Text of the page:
Let’s face it, we’re only discussing Trafalgar Square because how else do you fit the words “blue cock” into legitimate conversation?
There’s a lot going on in Trafalgar Square: the National Gallery, Nelson’s Column, and the plinths are the usual suspects. Nelson’s Column is really cool, but you can’t spit in London without hitting a monument of one kind or another, so the focus here is on the National Gallery and the Fourth Plinth.
The National Gallery is one of those few places that frown upon picture taking, etc., so I got nothin’ to show you. But it is a super cool gallery if you’re into the whole “art” thing. Monet, Degas, van Gogh, Da Vinci… Best field trip ever!
I used to go to art school, and I’ve always really liked the arts of all mediums, so the Gallery wouldn’t have been a total bust for me no matter what, but what really made me happy was getting to see this:
For whatever reason, this has always been my favourite piece by Da Vinci. It’s a cartoon: a drawing on several sheets of paper that was to be eventually used as a template for a later piece. Da Vinci never actually moved beyond the half-finished cartoon, though.
But this was supposed to be about cocks, not Jesus, so…
The Fourth Plinth.
The Fourth Plinth in Trafalgar square is used as a centerpiece for modern art, as opposed to the other three plinths, which all have other, “normal” things on them—namely statues of actual people who did actual things. What exactly is on the Plinth changes in a revolving cycle—artists submit their pieces in a contest and the winner gets their design on the Plinth. The last cycle began last July, when Katharina Fritsch’s Hahn/Cock was selected. Everyone just calls it “the blue cock,” though. Because…well… That’s what it is.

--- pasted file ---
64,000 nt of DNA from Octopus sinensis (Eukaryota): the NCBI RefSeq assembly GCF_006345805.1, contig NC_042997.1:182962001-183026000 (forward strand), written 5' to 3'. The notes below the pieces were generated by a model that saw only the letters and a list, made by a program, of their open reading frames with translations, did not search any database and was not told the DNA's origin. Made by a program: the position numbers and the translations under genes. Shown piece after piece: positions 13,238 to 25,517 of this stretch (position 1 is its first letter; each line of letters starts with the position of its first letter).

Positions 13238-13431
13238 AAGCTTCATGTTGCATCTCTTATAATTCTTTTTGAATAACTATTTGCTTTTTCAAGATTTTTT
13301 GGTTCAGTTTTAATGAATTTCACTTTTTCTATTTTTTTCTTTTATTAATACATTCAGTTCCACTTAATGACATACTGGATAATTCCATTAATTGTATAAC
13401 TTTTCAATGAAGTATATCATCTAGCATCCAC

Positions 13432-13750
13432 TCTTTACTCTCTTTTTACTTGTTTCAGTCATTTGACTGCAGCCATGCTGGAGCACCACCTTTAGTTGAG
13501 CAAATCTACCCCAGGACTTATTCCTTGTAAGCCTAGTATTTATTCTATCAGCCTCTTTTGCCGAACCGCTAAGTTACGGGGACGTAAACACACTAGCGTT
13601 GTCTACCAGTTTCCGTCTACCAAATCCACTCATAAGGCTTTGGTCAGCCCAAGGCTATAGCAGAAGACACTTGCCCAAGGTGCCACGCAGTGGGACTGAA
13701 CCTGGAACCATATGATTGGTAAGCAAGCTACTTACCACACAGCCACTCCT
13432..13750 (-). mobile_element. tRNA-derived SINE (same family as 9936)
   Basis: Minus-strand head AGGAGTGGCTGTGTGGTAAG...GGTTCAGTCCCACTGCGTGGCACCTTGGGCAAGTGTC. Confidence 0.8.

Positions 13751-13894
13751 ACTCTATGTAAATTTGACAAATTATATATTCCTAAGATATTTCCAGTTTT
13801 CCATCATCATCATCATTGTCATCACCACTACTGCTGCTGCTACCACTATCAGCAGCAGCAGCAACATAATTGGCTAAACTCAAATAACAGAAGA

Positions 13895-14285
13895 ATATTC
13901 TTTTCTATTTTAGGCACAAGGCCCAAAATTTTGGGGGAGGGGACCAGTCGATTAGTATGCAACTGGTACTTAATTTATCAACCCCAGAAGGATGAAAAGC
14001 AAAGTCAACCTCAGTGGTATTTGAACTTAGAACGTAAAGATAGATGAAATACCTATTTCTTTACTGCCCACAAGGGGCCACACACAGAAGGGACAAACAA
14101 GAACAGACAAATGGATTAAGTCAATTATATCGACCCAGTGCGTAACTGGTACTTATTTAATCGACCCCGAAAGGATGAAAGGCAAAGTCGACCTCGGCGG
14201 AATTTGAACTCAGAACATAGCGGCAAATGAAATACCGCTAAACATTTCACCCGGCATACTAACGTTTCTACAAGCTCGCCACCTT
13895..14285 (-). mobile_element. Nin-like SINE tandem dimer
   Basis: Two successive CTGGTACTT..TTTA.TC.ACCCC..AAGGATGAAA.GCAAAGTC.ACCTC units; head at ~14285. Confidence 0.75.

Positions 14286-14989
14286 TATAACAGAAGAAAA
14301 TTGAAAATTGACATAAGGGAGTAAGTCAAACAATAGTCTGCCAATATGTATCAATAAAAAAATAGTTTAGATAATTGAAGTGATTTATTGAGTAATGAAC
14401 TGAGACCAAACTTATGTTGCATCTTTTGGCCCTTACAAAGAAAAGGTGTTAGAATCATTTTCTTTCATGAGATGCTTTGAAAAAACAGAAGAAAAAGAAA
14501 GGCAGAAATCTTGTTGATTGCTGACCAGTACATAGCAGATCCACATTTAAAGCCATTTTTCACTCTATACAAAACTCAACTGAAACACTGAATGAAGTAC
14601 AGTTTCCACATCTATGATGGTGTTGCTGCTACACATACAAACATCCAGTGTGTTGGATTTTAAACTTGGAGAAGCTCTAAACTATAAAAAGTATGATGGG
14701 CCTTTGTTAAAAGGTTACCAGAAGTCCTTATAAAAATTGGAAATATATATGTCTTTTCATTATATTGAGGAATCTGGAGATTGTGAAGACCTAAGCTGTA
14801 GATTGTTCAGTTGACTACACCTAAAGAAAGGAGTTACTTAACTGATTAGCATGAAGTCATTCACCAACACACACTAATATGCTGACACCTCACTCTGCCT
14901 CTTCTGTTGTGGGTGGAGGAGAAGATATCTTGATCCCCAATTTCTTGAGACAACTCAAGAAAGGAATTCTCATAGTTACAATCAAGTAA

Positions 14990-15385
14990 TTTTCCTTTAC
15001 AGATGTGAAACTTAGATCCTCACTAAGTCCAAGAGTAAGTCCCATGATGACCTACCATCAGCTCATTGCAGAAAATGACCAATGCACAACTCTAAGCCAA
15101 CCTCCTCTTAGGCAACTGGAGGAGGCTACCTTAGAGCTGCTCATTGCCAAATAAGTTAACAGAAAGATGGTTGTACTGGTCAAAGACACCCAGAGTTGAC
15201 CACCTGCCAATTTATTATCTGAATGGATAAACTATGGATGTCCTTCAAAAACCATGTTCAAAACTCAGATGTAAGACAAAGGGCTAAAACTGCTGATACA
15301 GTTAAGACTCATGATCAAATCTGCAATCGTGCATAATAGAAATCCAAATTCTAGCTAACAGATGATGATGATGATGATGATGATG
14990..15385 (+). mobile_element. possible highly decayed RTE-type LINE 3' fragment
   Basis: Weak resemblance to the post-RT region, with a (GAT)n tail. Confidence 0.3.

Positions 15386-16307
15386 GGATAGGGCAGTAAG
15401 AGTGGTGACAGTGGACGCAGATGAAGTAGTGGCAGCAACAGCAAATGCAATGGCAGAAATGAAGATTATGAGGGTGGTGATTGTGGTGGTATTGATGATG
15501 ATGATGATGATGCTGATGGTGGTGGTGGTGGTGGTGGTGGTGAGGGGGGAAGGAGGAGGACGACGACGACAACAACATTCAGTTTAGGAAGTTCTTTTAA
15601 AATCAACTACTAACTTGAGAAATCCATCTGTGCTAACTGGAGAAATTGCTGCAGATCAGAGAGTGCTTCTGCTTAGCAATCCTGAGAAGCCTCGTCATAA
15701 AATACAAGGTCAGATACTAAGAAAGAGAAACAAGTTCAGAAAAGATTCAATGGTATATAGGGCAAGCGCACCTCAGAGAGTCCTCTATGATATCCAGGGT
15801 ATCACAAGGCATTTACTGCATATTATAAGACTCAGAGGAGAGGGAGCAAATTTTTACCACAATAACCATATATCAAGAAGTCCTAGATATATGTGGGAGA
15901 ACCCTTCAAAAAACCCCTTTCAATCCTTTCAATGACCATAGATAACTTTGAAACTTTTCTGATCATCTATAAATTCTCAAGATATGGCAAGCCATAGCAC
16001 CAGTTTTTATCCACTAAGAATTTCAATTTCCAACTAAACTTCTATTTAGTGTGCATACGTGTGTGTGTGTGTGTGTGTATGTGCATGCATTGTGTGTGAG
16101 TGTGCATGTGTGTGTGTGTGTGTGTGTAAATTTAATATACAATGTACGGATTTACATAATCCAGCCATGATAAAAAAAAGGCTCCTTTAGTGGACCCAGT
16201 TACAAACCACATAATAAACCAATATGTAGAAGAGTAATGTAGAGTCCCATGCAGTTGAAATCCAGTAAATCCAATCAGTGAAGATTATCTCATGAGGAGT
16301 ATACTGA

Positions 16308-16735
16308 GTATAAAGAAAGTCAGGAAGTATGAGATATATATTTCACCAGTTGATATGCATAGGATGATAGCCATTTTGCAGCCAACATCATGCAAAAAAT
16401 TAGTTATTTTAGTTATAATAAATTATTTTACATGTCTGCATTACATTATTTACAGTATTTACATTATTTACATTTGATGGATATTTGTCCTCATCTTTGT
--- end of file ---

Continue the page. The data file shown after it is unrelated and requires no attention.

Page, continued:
The next two installments have already been selected, and while the giant thumbs-up is…well…it’s a giant thumb, the skeletal horse of DOOM (and…economics…?) looks pretty fab.
Okay, fine, we’ll talk about the Column…
It was built in 1840-43 and commemorates Admiral Horatio Nelson, who died in 1805 in the Napoleonic Wars during the Battle of Trafalgar. The lions around the base were constructed twenty-odd years later. The end.